Rubber users urge govt to scrap anti-dumping duty

MUMBAI, Aug 13 (Reuters) - Indian tyre makers and other rubber users have asked the government to scrap the anti-dumping duty on synthetic rubber and curb exports of natural rubber to tame high prices that are crippling the industry, officials said.

Prices of all the raw materials like natural rubber, carbon black, rubber chemicals have gone up. The industry is in bad shape and under tremendous pressure, said M.F Vohra, president of the All India Rubber Industries Association (AIRIA), an apex body of both tyremakers and other users of the commodity.

Natural rubber has risen about 20 percent in the last three months, hitting an all-time high of 141.50 rupees per kg on Aug. 1, according to the Rubber Board.

An increase in rubber consumption, as well as an increase in crude oil prices which is used to make synthetic rubber, have pushed up natural rubber prices in recent months, said Sajen Peter, chairman of the state-run Rubber Board.

The AIRIA has said non-availability of synthetic rubber and a spurt in global prices have reduced the relevance of the anti-dumping duty.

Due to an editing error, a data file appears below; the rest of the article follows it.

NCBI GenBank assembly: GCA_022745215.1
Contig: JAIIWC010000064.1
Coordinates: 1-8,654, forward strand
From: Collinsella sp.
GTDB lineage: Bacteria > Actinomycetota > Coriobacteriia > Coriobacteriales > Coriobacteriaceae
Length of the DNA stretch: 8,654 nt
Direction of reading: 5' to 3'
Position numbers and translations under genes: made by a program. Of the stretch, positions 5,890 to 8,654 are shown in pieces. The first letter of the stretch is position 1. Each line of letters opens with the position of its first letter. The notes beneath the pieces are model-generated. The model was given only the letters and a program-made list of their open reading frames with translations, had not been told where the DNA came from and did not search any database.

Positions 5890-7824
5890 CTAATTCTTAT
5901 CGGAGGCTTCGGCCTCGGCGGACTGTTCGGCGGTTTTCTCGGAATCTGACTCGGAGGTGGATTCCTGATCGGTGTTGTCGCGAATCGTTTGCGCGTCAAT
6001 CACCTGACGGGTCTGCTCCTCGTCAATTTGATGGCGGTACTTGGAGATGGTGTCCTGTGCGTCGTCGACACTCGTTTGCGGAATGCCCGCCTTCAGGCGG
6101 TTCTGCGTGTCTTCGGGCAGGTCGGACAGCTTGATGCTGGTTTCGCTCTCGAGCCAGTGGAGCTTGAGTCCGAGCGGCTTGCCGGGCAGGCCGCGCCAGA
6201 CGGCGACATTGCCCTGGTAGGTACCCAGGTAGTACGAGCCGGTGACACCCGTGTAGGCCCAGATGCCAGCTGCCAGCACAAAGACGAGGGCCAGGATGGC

India, which requires 20,000 tonnes of ethylene propylene diene monomer (EPDM) rubber annually, imposes anti-dumping duties of $300 per tonne. EPDM is mainly consumed by auto-part makers.

“In case of EPDM rubber there is no production in India and still the government is imposing anti-dumping duty,” Vohra said.

Imposition of anti-dumping duty only increases the cost of the finished products, leading to further escalation of prices, he added.

The tyre industry, which consumes more than 60 percent of the raw material is reeling under the high input costs, said Rajiv Budhraja, director general of Automotive Tyre Manufacturers’ Association.

Most of the tyre companies have increased the prices twice this year, but a large percentage of the cost increase is still uncovered, he added.

“There is a serious issue of non-availability of RSS-4 grade in the market. So we are facing pressure on both sides -- availability and high prices, Budhraja said.

Total natural rubber production is unable to meet the growing consumption. So any major outflow would adversly affect the domestic market, he said.

In 2007/08, the country produced about 825,000 tonnes, while consumption was about 860,000 tonnes.

“There need to be some restrictions on exports to increase domestic availability,” Budhraja said. (Editing by Ramya Venugopal)